News of the meetings comes as the head of the Dublin Airport Authority (DAA) chief executive Kevin Toland said he believes the delay by US authorities in issuing a licence to the airline involved is a result of political, not legal challenges.
Ireland South MEP Deirdre Clune led calls last night for all channels of diplomacy to be used to secure the service which could transform Cork Airport’s fortunes, adding up to 50,000 passengers a year.
Norwegian Air International (NAI), Norwegian’s Irish subsidiary, is planning to use Ireland as a base to launch a Cork to Boston service in May.
By availing of the 2007 EU-US Open Skies Agreement, the low-cost carrier also hopes to launch a Cork to New York service next year.
But an unprecedented two-year delay by the US Department of Transportation (DoT) in sanctioning NAI’s foreign carrier permit is fuelling fears the launch of the service could be delayed.
Norwegian says it is still committed to the service but with the clock ticking, fears are growing the service may not even get off the ground.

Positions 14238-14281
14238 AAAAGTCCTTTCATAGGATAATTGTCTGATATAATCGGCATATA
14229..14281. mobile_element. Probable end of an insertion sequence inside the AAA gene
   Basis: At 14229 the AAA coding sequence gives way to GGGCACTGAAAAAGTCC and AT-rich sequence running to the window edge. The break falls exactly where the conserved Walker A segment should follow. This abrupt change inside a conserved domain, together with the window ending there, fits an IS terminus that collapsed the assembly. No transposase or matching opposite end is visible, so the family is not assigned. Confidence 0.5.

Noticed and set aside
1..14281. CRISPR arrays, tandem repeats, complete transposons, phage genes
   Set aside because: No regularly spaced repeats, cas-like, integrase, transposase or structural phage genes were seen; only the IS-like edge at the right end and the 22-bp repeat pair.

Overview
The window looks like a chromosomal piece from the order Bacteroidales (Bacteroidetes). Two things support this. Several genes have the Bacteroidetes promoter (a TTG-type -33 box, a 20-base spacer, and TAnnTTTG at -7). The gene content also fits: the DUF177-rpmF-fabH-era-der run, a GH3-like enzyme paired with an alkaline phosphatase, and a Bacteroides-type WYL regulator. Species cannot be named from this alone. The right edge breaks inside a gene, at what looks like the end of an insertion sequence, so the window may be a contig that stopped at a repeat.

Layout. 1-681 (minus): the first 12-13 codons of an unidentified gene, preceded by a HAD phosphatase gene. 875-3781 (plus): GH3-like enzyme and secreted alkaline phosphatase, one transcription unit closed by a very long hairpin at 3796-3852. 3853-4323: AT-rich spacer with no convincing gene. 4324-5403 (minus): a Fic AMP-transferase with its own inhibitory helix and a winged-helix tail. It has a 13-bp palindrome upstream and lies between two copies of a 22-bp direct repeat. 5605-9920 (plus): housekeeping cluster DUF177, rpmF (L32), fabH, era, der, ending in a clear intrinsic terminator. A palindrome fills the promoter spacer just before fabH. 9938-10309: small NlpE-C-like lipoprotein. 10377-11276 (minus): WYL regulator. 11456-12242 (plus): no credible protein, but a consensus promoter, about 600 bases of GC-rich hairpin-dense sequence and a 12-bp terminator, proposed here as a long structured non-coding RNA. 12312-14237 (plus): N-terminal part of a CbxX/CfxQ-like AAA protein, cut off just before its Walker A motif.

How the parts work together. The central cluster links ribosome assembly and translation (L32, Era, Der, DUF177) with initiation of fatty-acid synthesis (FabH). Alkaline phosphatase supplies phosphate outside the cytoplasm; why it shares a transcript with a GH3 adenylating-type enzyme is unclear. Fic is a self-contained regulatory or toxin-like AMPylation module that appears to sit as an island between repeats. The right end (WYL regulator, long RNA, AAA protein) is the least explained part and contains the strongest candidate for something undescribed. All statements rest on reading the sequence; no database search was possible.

Ms Clune said she raised her concerns at the permit delay at an aviation hearing in the European Parliament just before Christmas.
“That day, the Commission were talking about other Norwegian routes from Europe to the US that had the same problem,” Ms Clune said.
She said she is due to meet the head of the European Commission’s External Aviation Policy sector next week to press the issue again.
The biggest issue, she said, is the aggressive lobbying of the US DoT by American legacy airlines and unions, and by some EU airlines.
“I am pushing hard on this issue, and I am meeting with top officials in the commission next week. I am urging that all channels of diplomacy are used to put pressure on the US Department of Transport to approve the route without delay.”
Mr Toland said all the necessary Irish approvals have been granted to the airline . “It’s held up by political, not legal or practical challenges,” he said.
Transport Minister Paschal Donohoe said the Open Skies Agreement is designed to encourage innovative competition in the transatlantic air market.
“New services from smaller airports such as Cork, which have never had transatlantic services, is precisely the type of innovation that the agreement was designed to facilitate,” he said.